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By Yakubu Salisu, Kano

A Non Governmental Organization, Centre for Information Technology and Development (CITAD) on Wednesday decried the Invisibility of Women in the decision making process of Nigeria as a country and it’s democracy at large.

The Centre stated that the situation is worrisome considering the total number of political seats won by women in the 2019 General Elections which stood at about 5% which is far less to what they had in the 2015 elections and it is a clear indication that the political arena of the country has become more intolerant of the women folks.

CITAD made their concerns known during a Webinar with the Topic: The Invisibility of Female Youth in the Youth Political Inclusion Discourse and What can be Done to Address it
supported by Rosa Luxembourg Foundation which featured two guess speakers and other notable participants from various fields of endeavors.

The Executive Director of the Centre, Y. Z. Yaú in his welcome remarks stated that the call for the inclusion of more women in politics and governance became pertinent for the country to attain true democracy.

He said that, women who constitute a large number of the Nigerian population have been relegated to the background despite their outstanding performances in the fields they have occupied hence the need for the call to carry them along to participate fully in decision making processes and matters that affects their lives.

In her presentation, Princess Hamman-Obels, Initiative for Research, Innovation and Advocacy in Development (IRIAD), said for democracy to function effectively, every group in the society must be involved in the decision-making processes. Thus, participation of all citizens in formal political processes is fundamental for democracy.

That despite the rising trend for inclusiveness, gender balance in politics is still far from reality in Nigeria as women’s political representation is still a major challenge because Nigeria still does not have a system that ensures and promotes political inclusion of women, looking at appointive positions, only seven women (17%) were appointed ministers following the 2019 elections consequently, Nigeria ranks very poorly, at 179 out of 187, based on the IPU’s latest ranking of women in national parliament

Furthermore that “even with this poor state of political exclusion among women, upon closer analysis it is evident that female youth have been excluded even further, of the seven women in the Senate and the 11 women in the House of Representatives, none is a young woman under the age of 35″, this shows that even the minimal level of female representation in parliament does not include female youth”, she added.

In order to address the single-axis analyses that have resulted in the invisibility of female youth, Obels explained that it is important to consider the intersection of age with gender, and the impact that this has on people who fall within these groups. Doing so will enable different stakeholders to make specific interventions that are aimed at improving the visibility of female youth.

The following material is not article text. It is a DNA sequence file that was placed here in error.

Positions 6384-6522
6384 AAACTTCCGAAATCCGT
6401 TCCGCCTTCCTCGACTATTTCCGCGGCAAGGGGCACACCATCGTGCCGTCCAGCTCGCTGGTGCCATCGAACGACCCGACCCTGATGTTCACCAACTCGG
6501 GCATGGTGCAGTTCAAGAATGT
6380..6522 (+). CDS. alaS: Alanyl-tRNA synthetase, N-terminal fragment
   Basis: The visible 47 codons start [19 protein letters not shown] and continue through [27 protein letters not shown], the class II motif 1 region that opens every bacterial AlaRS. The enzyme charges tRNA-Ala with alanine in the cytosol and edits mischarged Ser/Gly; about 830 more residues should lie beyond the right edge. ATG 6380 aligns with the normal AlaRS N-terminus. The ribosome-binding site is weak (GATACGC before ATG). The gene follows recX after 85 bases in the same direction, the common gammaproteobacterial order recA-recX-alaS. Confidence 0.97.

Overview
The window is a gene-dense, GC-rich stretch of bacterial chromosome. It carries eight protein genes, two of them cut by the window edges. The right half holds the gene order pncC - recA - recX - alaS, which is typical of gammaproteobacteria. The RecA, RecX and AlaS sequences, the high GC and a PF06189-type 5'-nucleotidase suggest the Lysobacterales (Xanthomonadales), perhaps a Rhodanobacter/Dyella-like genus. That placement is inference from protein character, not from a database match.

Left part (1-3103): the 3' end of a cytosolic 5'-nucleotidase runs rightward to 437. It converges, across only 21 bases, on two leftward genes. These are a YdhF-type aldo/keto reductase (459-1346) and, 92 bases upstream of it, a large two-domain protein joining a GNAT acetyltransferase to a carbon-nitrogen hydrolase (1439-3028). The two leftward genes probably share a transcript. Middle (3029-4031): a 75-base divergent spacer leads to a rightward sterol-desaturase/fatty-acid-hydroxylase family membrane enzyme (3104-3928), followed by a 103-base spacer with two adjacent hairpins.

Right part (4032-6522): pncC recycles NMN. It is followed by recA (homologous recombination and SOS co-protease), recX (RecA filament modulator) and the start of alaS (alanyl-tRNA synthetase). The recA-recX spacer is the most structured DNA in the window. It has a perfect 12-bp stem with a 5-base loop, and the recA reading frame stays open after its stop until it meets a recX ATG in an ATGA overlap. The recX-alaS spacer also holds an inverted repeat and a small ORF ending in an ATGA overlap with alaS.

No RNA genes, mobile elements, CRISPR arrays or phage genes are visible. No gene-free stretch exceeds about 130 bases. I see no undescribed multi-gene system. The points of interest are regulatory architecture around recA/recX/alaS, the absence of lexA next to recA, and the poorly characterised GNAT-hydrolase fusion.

That their recommendations for promoting the visibility of female youth are as follows; INEC, through its Gender and Inclusivity Department, should adopt an intersectional approach to conduct programmes targeted at female youth. National and state legislatures should consider the specific implications for female youth in any Bill aimed at promoting the political inclusion of either women or youth.

Political parties should actively encourage female youth to join their parties and run for positions. Government officials should adopt a deliberate policy to appoint a certain percentage of female youth into public positions, as well as review the National Youth Policy to make provisions for female youth.

Others are; CSOs should conduct trainings and advocacy addressed at the needs of female youth. Researchers should bring the concerns of female youth into the youth political exclusion discourse. The media should bring issues relating to female youth to the public’s attention.

The combination of these efforts from different stakeholders should ensure that interventions aimed at youth or women’s political inclusion are not dominated with the concerns of older women or male youth alone. The result should be an advancement of the position of female youth, which should in turn trigger a deeper level of inclusion and representation in Nigeria’s political process.

Also in his presentation, Aminu Ali, a lecturer at the Department of Sociology, Bayero University, Kano recommends some strategies to raise young women’s participation in the discursive space, politics and public life such as;

1. Countering stereotypes and prejudice against females and building their confidence to participate in political discourses through leadership training and political education programme. This will go a long way in enhancing their capacity for soft advocacy and direct action and, by extension, raise their visibility in the discursive spaces.

2. Dialogues, symposia and political education class on female-youth participation in politics should be organized to, among other things, identify passionate young females, who should be mentored by veteran women activists and those in active politics. This is with a view to expose them to strategies and methods used in different times and spaces by women to foster their participation in politics.

3. Capacity building trainings on communication skills and organization building and networking need to be regularly organized for young females. Structures for step-down training should be created, so that as many young females as possible would benefit from the skills and knowledge necessary for active participation in the discursive arena.

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